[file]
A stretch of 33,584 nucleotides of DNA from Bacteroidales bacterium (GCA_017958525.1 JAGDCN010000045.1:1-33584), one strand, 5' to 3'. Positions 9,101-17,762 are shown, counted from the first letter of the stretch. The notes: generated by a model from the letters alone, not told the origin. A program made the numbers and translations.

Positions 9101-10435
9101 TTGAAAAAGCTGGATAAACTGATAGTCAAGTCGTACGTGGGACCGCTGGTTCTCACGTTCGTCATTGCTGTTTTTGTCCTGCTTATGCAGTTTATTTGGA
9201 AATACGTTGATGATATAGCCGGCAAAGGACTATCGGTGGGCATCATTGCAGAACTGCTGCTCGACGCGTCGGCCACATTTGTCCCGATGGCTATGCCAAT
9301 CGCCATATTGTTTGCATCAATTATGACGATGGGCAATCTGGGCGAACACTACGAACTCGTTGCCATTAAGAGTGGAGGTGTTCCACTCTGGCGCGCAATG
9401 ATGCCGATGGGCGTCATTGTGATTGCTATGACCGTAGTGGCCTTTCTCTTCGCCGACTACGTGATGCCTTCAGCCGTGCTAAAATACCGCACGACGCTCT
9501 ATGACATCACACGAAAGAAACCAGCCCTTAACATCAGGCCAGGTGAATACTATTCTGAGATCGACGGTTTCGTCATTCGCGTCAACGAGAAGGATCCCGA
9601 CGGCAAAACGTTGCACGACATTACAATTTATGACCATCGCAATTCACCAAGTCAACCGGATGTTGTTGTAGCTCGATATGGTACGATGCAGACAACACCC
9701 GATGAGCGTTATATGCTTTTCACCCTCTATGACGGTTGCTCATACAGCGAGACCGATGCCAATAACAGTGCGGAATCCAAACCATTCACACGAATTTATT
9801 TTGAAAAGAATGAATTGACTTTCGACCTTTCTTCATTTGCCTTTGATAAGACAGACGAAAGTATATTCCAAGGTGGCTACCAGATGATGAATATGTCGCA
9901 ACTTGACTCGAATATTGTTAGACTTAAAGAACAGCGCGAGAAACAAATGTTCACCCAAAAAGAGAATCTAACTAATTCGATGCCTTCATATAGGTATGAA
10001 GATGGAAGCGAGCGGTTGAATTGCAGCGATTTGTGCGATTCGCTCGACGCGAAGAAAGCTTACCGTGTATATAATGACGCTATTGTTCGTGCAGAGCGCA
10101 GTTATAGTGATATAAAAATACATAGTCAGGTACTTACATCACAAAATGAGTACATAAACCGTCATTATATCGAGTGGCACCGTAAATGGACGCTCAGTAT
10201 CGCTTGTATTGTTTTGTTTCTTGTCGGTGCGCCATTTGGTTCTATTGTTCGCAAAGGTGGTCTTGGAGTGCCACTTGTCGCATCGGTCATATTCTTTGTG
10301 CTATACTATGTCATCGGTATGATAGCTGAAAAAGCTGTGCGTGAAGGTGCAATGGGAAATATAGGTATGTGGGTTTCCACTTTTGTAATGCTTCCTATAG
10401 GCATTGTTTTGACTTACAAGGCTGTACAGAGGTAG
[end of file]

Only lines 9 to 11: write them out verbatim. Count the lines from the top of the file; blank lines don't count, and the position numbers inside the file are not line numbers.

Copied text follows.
9701 GATGAGCGTTATATGCTTTTCACCCTCTATGACGGTTGCTCATACAGCGAGACCGATGCCAATAACAGTGCGGAATCCAAACCATTCACACGAATTTATT
9801 TTGAAAAGAATGAATTGACTTTCGACCTTTCTTCATTTGCCTTTGATAAGACAGACGAAAGTATATTCCAAGGTGGCTACCAGATGATGAATATGTCGCA
9901 ACTTGACTCGAATATTGTTAGACTTAAAGAACAGCGCGAGAAACAAATGTTCACCCAAAAAGAGAATCTAACTAATTCGATGCCTTCATATAGGTATGAA